In Iran, close to the city Mosul, there is the Mosul Dam holding back the river Tigris from flooding the city, while fueling it with hydroelectricity at the same time. Kilometers above, satellites are orbiting Earth. Several latitudes further north, in Tromsø, somebody doubts the integrity of the dam: “The structure moved by 5-10mm over a year.”
Author: Jahn Nitschke
Engineers, scientists and representatives from the satellite industry gathered on the 6th and 7th of December in Tromsø for the “Innovationsdagen” to share stories about achievements and innovations. “The event is an arena for the local satellite industry,” stresses Torbjørn Eltoft, physicist and member of the management of the Centre for Integrated Remote Sensing and Forecasting for Arctic Operations – in short Cirfa. Satellite industry followed scientific expertise on northern lights in Tromsø, even before the University was founded. Many satellites have polar orbits – meaning the satellite crosses both poles – which makes Tromsø a good place to communicate with them.
“Most important is the Copernicus Program,” explains Eltoft. The program is a large Earth observation program run by the European Commission (EC) and the European Space Agency (ESA). It comprises of several satellite missions, Sentinel 1-6, some of them already in orbit, some of them planned. Sentinel-1a was it, which detected unbelievably small movements in the Mosul Dam, supporting doubts about its integrity. What, if it breaks? A nice photo from bird’s eye perspective and the conclusion that several km3 of water moved by significantly more than 5-10mm per year into the city of Mosul seems not helpful at first glance. But thinking twice, this immense capacity provides tools for many interests.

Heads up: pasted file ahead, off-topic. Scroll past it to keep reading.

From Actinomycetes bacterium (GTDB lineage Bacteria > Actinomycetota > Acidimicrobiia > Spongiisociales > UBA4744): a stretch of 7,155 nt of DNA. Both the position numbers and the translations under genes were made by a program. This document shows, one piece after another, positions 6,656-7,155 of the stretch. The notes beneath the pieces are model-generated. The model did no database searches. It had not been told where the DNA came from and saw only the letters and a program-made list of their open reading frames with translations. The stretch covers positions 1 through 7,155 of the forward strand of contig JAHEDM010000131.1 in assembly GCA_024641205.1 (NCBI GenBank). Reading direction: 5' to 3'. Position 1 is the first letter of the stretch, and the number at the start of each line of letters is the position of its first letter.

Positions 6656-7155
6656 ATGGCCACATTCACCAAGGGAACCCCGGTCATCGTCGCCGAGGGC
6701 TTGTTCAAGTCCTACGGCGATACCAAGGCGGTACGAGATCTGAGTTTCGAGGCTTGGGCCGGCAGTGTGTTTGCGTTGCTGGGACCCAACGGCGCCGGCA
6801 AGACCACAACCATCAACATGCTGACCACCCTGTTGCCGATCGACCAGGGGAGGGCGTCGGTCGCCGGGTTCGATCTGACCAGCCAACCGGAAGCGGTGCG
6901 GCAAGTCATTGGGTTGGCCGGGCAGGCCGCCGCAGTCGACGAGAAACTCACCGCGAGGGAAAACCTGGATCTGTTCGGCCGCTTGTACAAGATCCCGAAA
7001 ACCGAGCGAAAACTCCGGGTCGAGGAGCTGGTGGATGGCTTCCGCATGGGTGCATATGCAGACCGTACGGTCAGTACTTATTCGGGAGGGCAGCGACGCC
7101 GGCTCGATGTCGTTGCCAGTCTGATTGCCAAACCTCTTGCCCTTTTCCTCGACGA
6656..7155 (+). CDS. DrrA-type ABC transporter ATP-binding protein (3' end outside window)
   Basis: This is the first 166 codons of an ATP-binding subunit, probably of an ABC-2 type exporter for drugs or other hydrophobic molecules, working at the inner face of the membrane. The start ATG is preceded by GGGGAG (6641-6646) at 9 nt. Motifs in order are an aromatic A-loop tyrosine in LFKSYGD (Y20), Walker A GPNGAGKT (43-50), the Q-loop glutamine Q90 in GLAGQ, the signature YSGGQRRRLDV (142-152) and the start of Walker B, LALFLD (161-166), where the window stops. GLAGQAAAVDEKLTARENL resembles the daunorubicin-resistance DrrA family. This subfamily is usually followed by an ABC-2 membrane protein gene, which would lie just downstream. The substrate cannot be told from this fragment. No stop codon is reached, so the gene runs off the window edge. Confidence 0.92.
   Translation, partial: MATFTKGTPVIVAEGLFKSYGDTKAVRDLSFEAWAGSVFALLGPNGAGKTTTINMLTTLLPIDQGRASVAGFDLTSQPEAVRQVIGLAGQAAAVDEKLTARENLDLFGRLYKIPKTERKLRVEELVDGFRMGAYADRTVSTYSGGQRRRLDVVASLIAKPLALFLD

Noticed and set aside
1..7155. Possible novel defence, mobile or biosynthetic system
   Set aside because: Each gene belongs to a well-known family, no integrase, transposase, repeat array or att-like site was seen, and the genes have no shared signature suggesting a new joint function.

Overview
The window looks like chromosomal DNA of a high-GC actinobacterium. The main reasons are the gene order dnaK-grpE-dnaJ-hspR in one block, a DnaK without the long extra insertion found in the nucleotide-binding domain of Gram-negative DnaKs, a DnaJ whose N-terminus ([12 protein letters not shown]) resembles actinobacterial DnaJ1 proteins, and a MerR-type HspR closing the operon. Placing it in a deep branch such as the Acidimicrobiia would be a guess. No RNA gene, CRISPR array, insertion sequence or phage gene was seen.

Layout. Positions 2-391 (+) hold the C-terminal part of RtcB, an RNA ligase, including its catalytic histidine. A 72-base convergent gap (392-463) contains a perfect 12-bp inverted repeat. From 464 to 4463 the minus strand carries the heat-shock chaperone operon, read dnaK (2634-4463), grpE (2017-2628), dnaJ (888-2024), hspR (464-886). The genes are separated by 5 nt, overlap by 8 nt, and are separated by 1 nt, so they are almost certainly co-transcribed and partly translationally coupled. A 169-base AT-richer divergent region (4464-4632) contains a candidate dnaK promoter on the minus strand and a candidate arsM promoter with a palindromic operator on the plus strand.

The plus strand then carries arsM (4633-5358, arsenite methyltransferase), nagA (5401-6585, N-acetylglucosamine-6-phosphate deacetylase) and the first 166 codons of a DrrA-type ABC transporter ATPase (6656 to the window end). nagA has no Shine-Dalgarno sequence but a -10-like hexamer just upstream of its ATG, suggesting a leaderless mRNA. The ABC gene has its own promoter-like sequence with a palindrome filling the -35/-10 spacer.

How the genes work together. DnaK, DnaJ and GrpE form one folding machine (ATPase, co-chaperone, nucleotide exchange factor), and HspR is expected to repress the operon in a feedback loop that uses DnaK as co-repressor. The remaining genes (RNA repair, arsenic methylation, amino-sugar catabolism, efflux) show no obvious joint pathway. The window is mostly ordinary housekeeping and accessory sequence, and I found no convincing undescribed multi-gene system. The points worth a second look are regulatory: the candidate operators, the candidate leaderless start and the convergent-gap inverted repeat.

One of them is monitoring the Arctic. “Currents, winds, waves, sea ice,” lists Eltoft, “and also Arctic oil spills”. Exact data will be of great scientific use. Receding Arctic ice will lead to increased ship traffic in the high north – dangerous ship traffic, because the sea is rough and unpredictable. However, maybe less unpredictable with satellite remote sensing. “If a ship gets for example stuck in sea ice, satellite imagery might help to find a way for rescue ships,” explains Eltoft. The detection of oil spills in the Arctic is more of a precaution, with possible exploitation of Arctic oil resources in mind.
Earth Observation obviously also holds information of military value, and even more interesting is that data collected by the program will be accessible with small hurdles. This is interesting regarding privacy issues, which is a huge topic and unsolved challenge for international laws. However, processing these amounts of data – it was talked about more than 10 Terabyte per day – is also not a small issue. So as long as your backyard does not provide more than a million people with power, such as the Mosul Dam, probably nobody wants to watch it.